A Family Media Plan would have saved a lot of trouble.
My daughter worked hard in high school. She finished her homework went to bed at a reasonable hour. Sometimes she had trouble sleeping, so we put a soothing app on her phone so she could listen as she drifted off to sleep. For awhile this worked well.
But in her junior year, things changed. Some days she could barely wake up, and it was a stretch for her to get to school on time. She took long naps after school, stayed in bed until almost noon on the weekends.
It wasn’t until she was in college that she confessed: a good friend was calling her in the wee hours of the morning for boyfriend. Sometimes they’d stay on the phone for hours, or the friend would call multiple times.
Teen culture was that if you don’t respond immediately, it’s a sign that you don’t care about the person who’s calling or texting. So It’s rare that a high school student has solid-enough boundaries to say No to a conversation at 2:00am.
Why you need a Family Media Plan
As a parent, it’s sometimes hard to fathom how pervasive are the effects of phones, computers, and social media.
Sometimes it’s difficult to balance. On the one hand, students these days use media to help them get things done. They complete homework, plan group projects, and get help with touch subjects from their friends.
On the other hand, technology can increase procrastination, multitasking, and level of distraction.
But when you try to set limits, it can lead to conflict.
The most effective way around this dilemma is to create a Family Media Plan early in middle school, and before students have access to their first phone.
By setting clear guidelines in advance, you’ll be able to avoid tension in later years. Everyone will know what’s expected, and it will simply be part of your normal routine.
Creating a Family Media Plan isn’t rocket science, but it does require some thought. Here are a few strategies that to help you get started.
Strategy 1: Monitor Your Own Media Usage
More than half of parents who responded to one survey think that teenagers are “addicted” to their devices. There is some truth to this — statistics show that 50% of teens feel addicted to them. Teens apparently spend an average of about seven hours a day with phones, computers, and televisions.
Even worse, about 30% of families say they have daily arguments about screen time. Clearly digital devices have a significant impact on family life.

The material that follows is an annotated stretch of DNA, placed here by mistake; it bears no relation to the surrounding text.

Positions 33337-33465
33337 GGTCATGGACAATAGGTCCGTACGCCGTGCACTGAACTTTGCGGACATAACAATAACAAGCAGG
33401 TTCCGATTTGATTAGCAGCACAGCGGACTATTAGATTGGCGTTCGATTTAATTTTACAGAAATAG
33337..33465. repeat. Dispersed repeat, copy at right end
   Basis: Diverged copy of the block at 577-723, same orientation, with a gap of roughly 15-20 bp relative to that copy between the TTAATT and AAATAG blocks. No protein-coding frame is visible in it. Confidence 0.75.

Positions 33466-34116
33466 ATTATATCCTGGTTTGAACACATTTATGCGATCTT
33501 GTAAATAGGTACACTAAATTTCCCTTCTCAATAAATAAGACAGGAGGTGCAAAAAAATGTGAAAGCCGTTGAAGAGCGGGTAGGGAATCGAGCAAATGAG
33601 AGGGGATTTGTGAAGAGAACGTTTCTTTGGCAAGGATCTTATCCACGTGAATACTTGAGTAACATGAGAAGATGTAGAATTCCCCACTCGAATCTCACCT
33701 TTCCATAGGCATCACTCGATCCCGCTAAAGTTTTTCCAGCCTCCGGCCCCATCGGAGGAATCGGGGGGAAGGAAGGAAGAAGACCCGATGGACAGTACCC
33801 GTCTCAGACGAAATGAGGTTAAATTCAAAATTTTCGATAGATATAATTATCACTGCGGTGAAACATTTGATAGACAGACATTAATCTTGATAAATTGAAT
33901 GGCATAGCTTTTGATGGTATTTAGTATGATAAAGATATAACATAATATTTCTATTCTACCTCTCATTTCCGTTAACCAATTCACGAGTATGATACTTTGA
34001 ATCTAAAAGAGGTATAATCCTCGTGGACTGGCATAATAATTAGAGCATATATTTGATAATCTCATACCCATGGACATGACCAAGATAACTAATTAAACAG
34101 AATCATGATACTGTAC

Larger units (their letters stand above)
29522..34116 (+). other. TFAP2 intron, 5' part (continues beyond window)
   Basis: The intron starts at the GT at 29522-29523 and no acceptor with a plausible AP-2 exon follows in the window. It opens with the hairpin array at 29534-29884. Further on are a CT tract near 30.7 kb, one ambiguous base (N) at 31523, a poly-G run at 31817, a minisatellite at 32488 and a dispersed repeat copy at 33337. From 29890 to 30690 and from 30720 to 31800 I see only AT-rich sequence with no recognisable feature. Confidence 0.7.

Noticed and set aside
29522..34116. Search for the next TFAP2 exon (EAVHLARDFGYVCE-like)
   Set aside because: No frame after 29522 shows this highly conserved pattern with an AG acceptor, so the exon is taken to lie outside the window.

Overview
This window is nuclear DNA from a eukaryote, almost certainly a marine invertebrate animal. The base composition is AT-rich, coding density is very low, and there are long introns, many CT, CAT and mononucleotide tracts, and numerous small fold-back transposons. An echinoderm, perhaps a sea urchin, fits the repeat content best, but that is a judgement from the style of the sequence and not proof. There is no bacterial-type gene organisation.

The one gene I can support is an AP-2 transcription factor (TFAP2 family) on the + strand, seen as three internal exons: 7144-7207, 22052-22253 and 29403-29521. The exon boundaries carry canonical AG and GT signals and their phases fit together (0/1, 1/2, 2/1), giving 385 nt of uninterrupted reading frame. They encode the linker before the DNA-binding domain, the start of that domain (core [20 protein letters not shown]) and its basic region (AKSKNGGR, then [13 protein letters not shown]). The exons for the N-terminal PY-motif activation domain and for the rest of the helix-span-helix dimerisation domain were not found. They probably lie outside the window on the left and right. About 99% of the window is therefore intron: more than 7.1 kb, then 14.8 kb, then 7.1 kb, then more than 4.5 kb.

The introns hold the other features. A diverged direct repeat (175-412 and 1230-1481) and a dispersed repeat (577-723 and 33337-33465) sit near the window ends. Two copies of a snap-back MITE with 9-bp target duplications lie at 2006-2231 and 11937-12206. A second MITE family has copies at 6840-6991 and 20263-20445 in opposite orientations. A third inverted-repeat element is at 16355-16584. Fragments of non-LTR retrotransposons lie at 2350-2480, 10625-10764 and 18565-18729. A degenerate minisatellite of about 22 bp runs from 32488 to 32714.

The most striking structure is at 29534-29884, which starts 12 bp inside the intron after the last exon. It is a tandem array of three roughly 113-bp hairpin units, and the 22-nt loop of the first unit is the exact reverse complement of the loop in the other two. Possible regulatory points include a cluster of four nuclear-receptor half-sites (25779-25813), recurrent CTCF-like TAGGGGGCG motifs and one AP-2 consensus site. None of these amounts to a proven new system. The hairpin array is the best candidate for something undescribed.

With teens, you have a lot more credibility when you lead by example. Start by monitoring your own usage. How much time do spend on the phone, on social media, or surfing the net? Do you answer your phone during mealtimes, or when you’re already in a conversation with someone else.
Would you be comfortable if everyone in the family followed your example? Consider whether or not there are some changes you’d like to make.
Strategy 2: Set some hard limits for screen time
There are times when it makes sense unplug.
Dinner time, for example, is a great time for family conversation and to learn about upcoming events, accomplishments, and frustrations. Texts and phone calls put a damper on family conversation.
Limiting media use after bedtime promotes good sleep (and good grades). And of course texting while driving is dangerous…and illegal.
But knowing this, even if you and your teen agree that this makes sense, isn’t enough. If teens have access to phones and computers in the middle of the night, there’s a good chance they’ll connect.
But what if in your family, the norm was to keep phones and computers in the parent’s bedroom at night? What if at some hour, like 10:00 pm, all devices (even yours) went into a “technology box” and disappeared until the morning?
By the time students are in high school, taking away a phone or computer is often not worth the arguments that would result. But when the plan starts as soon as they have access to a phone, it feels normal.
Strategy 3: Consider some soft limits for screen time
Simply because one of your family members is focused on a digital screen doesn’t necessarily mean that it’s a bad thing. Devices can be incredibly useful for homework, college applications, and even staying in touch with friends. Moreover, many teachers these days require students to turn in homework electronically.
Moreover, screen time can help them relax, find resources, and even explore new interests. But how do you know when it’s useful and when it’s not?
One possibility is to create a computer zone, like a desk in the family room or another corner of the house that is public. As you walk by, you can see what they’re working on…or if they’re working at all.
It’s also effective to use parent controls and block particular sites, or kinds of sites, you’d rather they not use.
Finally, consider making it easy for you (but not for your students) to turn off your wifi. If you’re more tech savvy, you can block the wifi to specific machines (those of your student), while leaving other machines connected.
My is now a college senior and doing well. But I wish I’d understood back in those high school years how important it was to monitor media, and that even a responsible and compassionate teen getting good grades get pulled into things that aren’t good for her.
My insight? Recognize the benefits, but also the power of social media, and set limits early. Create a family media plan for your family.
If you’d like more tips and guidance on implementing a Family Media Plan in your own family, please don’t hesitate to contact me. I’d be happy to help you think through some routines and strategies that would be appropriate for your family, so that you all feel closer and more connected.